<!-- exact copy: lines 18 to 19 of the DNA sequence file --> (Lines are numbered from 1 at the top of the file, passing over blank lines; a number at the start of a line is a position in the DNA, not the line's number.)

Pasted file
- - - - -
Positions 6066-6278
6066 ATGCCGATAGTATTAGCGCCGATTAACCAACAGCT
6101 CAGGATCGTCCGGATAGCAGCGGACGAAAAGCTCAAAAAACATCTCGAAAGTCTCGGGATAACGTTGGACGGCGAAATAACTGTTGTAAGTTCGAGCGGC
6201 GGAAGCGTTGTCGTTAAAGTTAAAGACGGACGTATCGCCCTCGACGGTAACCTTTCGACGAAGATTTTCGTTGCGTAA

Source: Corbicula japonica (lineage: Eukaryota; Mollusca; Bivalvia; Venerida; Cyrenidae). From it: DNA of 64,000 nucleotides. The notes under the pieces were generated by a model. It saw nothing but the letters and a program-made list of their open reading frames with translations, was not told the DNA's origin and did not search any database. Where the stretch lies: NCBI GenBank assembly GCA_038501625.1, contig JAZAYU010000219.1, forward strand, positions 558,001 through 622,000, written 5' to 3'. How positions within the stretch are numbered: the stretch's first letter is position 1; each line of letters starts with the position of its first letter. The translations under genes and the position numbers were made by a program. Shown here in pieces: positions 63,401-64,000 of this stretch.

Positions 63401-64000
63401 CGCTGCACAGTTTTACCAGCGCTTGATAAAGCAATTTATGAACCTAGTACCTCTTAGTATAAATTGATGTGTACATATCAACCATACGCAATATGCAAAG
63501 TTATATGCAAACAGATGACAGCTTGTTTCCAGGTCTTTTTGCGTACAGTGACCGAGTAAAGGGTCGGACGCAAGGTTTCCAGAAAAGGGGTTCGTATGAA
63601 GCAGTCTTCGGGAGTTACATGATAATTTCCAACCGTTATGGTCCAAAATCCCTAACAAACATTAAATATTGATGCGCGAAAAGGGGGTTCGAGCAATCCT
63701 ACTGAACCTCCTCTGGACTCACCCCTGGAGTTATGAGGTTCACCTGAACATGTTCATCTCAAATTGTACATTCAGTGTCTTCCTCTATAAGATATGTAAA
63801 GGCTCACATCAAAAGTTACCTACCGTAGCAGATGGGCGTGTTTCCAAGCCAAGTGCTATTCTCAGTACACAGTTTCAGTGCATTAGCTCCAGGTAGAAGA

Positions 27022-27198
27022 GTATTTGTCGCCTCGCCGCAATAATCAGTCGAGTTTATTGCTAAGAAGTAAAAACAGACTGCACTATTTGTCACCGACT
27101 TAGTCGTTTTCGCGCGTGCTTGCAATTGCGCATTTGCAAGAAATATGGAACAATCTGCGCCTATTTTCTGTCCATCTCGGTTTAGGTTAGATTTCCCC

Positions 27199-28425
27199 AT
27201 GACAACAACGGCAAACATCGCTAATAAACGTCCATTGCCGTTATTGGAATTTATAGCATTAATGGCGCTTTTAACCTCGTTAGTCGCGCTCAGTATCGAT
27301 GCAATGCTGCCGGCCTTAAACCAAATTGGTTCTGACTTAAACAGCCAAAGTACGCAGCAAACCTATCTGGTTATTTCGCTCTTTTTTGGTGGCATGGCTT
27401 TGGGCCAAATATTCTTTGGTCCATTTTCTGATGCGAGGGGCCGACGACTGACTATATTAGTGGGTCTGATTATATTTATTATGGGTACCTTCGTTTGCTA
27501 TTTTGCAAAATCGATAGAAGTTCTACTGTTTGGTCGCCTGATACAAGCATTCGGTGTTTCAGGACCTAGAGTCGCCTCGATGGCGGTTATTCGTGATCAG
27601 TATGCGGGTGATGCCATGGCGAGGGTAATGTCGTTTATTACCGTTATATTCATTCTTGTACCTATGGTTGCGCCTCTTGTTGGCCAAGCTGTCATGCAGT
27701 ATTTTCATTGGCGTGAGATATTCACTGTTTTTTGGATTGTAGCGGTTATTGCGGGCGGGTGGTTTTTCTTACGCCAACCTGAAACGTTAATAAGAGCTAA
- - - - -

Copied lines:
27301 GCAATGCTGCCGGCCTTAAACCAAATTGGTTCTGACTTAAACAGCCAAAGTACGCAGCAAACCTATCTGGTTATTTCGCTCTTTTTTGGTGGCATGGCTT
27401 TGGGCCAAATATTCTTTGGTCCATTTTCTGATGCGAGGGGCCGACGACTGACTATATTAGTGGGTCTGATTATATTTATTATGGGTACCTTCGTTTGCTA